Shaheen-Portman: A Bipartisan Opportunity for Progress
It may seem like ages ago, but days before the government closed its doors, the Senate took up a bill that would save us a tremendous amount of money and energy while creating jobs across the country.
This bill, the Energy Savings and Industrial Competiveness Act of 2013 (S.1392 or Shaheen-Portman), has the type of bipartisan and stakeholder support that is increasingly rare. It's supported by an array of uncommon allies: everyone from the U.S. Chamber of Commerce to the National Association of Manufacturers to the Sierra Club. And thanks to months and months of hard work by its two sponsors, New Hampshire Democratic Senator Jeanne Shaheen and Ohio Republican Rob Portman, it also became the first energy bill to be debated in six years.
So why did the Senate abandon it?
It’s a familiar story. While the bipartisan momentum behind the bill was building, one senator stood in the way and derailed the entire process simply to score a few political points. Shaheen-Portman was blocked by Louisiana Republican Senator David Vitter. Vitter, it seems, just couldn’t help himself from offering a totally unrelated amendment pertaining to the Affordable Care Act, adding a partisan poison pill to one of the few bipartisan bills to hit the floor in years. To be clear, there was a whole suite of bad amendments that was offered to S.1392, and Senator Vitter’s amendment was just one of them. But ultimately it was this unrelated amendment that forced leadership to table the bill for the time being.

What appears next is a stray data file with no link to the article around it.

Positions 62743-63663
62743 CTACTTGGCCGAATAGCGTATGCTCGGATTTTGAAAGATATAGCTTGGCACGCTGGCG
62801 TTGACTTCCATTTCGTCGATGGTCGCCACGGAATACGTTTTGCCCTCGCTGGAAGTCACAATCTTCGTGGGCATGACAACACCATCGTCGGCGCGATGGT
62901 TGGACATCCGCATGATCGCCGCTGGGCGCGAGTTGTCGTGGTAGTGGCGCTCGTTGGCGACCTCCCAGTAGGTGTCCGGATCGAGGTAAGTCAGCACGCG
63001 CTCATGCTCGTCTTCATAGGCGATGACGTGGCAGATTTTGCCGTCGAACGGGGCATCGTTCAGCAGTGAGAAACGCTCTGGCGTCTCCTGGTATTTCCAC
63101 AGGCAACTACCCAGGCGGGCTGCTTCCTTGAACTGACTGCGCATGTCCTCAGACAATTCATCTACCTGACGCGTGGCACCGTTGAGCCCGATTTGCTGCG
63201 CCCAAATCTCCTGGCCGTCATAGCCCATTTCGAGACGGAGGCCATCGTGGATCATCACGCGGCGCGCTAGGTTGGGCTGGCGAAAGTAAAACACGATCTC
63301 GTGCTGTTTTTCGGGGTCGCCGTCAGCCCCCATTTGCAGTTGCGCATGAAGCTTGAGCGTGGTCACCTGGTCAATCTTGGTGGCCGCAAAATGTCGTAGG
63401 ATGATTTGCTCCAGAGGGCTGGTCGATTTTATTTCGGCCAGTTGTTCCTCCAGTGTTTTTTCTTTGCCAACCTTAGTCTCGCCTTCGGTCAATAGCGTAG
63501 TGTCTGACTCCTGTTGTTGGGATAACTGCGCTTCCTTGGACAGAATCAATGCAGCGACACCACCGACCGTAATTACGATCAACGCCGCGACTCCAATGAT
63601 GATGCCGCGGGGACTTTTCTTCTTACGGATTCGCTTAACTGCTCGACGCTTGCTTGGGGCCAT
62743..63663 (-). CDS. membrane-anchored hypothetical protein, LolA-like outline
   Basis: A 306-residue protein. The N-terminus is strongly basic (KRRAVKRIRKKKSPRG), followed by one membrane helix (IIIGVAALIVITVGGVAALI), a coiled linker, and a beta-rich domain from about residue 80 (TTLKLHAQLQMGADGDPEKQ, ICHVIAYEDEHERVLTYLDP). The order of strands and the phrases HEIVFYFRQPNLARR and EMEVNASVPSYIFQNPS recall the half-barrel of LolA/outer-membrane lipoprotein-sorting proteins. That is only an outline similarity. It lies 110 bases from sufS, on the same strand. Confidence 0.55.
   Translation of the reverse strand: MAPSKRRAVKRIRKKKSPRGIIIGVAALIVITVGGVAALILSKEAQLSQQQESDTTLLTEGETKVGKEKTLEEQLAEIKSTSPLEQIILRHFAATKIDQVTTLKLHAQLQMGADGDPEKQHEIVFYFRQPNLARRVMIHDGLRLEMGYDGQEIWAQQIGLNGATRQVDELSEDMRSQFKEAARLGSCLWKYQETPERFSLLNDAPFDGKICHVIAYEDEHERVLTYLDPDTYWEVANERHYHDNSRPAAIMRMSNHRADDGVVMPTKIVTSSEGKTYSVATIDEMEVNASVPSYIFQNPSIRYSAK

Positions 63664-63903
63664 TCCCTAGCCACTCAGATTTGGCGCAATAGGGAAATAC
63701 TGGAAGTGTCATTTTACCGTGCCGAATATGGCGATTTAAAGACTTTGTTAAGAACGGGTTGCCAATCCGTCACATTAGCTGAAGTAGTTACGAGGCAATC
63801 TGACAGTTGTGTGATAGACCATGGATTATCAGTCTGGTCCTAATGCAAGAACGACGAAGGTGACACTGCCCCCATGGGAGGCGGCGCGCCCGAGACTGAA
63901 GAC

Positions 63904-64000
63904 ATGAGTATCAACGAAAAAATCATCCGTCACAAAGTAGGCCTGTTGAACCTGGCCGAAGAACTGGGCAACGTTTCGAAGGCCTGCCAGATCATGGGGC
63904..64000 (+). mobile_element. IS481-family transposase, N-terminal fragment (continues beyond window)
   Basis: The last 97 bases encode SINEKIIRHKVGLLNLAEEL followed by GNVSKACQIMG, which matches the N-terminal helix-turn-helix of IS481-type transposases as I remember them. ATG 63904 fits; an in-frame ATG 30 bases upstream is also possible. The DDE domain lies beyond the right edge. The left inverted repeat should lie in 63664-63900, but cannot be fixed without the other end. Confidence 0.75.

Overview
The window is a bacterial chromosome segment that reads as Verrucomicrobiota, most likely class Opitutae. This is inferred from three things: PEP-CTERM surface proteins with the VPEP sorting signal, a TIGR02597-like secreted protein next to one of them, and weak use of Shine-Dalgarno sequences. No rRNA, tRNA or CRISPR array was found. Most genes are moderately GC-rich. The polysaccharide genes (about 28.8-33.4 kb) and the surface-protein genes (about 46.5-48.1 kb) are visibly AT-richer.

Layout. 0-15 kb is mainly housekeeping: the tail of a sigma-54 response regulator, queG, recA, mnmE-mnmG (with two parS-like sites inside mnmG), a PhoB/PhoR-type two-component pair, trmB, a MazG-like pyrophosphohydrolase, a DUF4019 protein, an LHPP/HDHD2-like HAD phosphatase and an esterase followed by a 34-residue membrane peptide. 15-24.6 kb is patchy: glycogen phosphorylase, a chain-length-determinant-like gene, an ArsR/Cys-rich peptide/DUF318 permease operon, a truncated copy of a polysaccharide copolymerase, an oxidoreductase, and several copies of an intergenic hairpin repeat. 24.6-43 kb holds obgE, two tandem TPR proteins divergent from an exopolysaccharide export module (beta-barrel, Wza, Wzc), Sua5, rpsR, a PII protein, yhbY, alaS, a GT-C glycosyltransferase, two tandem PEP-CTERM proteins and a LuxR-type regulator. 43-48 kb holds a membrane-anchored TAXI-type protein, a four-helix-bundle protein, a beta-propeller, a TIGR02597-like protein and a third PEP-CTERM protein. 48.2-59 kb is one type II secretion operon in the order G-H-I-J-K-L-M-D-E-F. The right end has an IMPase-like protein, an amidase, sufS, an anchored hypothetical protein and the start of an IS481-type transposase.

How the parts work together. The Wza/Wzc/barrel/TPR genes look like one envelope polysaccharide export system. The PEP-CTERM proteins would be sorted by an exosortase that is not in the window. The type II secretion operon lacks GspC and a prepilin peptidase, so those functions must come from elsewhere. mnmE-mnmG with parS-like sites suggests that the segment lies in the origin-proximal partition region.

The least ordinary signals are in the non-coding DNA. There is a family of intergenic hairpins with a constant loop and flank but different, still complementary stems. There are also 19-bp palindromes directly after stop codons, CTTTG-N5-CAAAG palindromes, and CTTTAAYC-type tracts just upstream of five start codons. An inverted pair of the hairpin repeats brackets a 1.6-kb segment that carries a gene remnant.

Right now, our nation faces a host of important problems. We elected Congress to deal with them, and they aren’t doing it. That’s why Americans’ approval rating of Congress has sunk to an all-time low, scrapping the bottom of the barrel at just 5 percent. Be it the budget, the debt ceiling, or an important energy efficiency bill, Congress has to learn its lesson: There are no winners in holding solutions hostage over political agendas. It’s time for this nonsense to stop – and the Shaheen-Portman bill is a good place to start.
After 16 days of a government shutdown that cost our economy billions of dollars, put hard-working Americans out of a job, and shuttered some of our most important watchdog agencies, Congress finally worked together to end a manufactured crisis. It’s a fine start, but how about they work together to solve some real problems? This energy efficiency legislation is the perfect opportunity.
The diverse stakeholder support is there. Champions on both sides of the aisle are there. The chance for the Senate to prove they can still get something done is right in front of them. They shouldn’t miss this opportunity.
Senators Shaheen and Portman, the authors of this bill, have labored together across party lines for nearly four years on designing one of the world’s least controversial yet meaningful bills. It sailed through the Energy and Natural Resources Committee and is ready to go. Key Republicans in the House like Ed Whitfield have announced they are ready to move the legislation. In light of the recent economic damage wrought by the shutdown, Shaheen-Portman can help us recoup some of these losses by spurring growth and job creation. All Congress has to do is leave controversial poison-pill amendments behind and vote.
--Radha Adhar, Sierra Club Associate Washington Representative